• Governor Still Holding LMF Hostage – Speak Up to Support Veto Override of LD 1378!
  • E-Bulletin Information

Important Maine Conservation Easement Standing Case

A case is winding its way through the Maine court system that will have state and national implications for who has standing to enforce a conservation easement. The Cumberland County Superior Court recently ruled that a landowner subject to one geographic portion of a conservation easement protected property does not have standing to sue to enforce that easement as it pertains to a separate area of the protected property owned by another landowner. Woodworth v. Chebeague & Cumberland Land Trust, No. CUMSCCV-14-523 (Me. Super. Ct., Cum. Cnty. May 5, 2015)(Mills, J.)(available online here by typing “Woodworth” in plaintiff line).  However, the plaintiff has appealed, and the matter will now go before the Maine Supreme Court.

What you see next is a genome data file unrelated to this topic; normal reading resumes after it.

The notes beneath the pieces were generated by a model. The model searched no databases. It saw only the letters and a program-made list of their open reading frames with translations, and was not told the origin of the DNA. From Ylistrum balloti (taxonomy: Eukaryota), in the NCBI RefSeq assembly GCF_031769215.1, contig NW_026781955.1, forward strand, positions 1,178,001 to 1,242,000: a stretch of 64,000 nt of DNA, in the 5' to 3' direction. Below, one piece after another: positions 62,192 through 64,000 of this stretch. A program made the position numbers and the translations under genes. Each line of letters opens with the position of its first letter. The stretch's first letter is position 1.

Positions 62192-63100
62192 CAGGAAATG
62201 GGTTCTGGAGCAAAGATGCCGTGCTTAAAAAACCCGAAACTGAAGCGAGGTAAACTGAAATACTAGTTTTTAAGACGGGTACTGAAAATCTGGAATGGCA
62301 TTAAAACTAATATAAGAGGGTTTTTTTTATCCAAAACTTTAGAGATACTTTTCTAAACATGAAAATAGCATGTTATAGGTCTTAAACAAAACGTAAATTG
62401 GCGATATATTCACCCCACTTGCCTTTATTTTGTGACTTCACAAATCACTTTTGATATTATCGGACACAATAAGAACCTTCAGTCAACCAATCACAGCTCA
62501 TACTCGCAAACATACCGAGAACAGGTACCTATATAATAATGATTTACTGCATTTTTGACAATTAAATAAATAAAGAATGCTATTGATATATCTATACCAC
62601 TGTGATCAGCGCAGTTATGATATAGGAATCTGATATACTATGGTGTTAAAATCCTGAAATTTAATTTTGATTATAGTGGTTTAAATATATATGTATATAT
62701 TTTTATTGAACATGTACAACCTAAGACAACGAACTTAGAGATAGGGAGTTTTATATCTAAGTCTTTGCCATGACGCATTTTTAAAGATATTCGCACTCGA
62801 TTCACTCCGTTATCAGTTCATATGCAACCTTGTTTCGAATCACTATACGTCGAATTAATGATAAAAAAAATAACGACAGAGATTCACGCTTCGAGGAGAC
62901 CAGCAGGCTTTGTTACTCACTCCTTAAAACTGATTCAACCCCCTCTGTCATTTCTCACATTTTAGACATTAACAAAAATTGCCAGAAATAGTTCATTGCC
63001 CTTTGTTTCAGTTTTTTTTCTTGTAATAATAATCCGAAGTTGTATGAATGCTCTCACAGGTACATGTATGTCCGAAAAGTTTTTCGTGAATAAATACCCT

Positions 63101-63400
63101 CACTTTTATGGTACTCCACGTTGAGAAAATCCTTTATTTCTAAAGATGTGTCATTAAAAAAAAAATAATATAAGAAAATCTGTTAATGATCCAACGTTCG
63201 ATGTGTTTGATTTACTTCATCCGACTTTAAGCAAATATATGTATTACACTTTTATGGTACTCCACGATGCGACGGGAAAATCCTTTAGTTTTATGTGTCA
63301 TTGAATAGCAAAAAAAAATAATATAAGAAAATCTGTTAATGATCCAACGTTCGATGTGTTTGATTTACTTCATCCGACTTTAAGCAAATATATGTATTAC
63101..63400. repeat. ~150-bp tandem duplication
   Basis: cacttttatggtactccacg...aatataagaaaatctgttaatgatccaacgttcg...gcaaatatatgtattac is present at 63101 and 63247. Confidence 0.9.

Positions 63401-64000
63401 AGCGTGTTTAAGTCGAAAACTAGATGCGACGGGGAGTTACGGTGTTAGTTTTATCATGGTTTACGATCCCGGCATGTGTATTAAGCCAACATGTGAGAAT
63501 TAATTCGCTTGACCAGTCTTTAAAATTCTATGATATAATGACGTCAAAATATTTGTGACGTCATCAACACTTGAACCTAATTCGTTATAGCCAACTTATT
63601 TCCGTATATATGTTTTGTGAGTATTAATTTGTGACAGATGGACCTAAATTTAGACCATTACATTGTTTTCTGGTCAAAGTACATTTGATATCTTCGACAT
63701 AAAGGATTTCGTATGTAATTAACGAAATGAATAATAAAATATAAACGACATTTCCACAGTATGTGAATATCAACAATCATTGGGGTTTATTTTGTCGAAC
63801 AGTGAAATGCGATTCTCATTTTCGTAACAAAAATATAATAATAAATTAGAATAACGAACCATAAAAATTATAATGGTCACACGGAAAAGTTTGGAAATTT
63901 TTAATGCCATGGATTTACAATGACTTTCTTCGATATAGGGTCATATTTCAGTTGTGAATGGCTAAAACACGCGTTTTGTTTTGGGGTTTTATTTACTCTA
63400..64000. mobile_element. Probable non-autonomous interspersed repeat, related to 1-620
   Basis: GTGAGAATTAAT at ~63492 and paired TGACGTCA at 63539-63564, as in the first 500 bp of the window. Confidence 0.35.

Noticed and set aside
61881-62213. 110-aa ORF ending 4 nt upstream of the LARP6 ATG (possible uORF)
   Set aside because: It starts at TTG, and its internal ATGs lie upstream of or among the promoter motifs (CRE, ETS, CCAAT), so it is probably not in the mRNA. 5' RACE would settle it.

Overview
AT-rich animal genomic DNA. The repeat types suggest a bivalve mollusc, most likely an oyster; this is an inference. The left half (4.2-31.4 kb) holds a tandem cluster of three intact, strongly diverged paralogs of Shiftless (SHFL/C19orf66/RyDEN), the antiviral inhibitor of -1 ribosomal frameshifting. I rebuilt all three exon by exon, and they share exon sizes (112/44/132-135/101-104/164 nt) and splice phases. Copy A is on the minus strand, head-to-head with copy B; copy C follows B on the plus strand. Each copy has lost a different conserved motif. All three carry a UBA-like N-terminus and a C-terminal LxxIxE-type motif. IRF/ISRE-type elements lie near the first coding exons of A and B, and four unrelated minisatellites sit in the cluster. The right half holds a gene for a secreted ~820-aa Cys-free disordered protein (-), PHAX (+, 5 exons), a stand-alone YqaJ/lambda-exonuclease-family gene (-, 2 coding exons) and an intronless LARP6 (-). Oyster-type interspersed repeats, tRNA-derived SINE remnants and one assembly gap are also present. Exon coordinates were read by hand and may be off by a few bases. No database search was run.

Here’s the background: In 1997, Marion Payson donated a conservation easement on 100 acres of coastal land in the Town of Cumberland to the Chebeague & Cumberland Land Trust (CCLT). The easement allowed for numerous building lots, and for unlimited subdivision. In June 2014, the Payson heirs agreed to sell the bulk of the protected property to a developer, and the family retained only a 2-acre parcel. Between locking down the property under contract and the closing, the developer (unbeknownst to the Payson heirs) worked out a deal to sell the Town a 25-acre portion of the protected property for $3 million. The Town proceeded with plans to develop a beachfront park, including an access road, parking area, and a pier, as the Town had been seeking public beach and shore access for many years. Meanwhile, CCLT determined that the road, parking area and recreational structures would not violate the conservation easement. Cumberland voters narrowly approved the beach park purchase in November 2014. The Payson family (acting through the Estate of Merrill Robbins, the record owner of the 2 acres) objected to the sale to the Town and filed suit against CCLT and the Town in December, claiming that the public park would violate the conservation easement.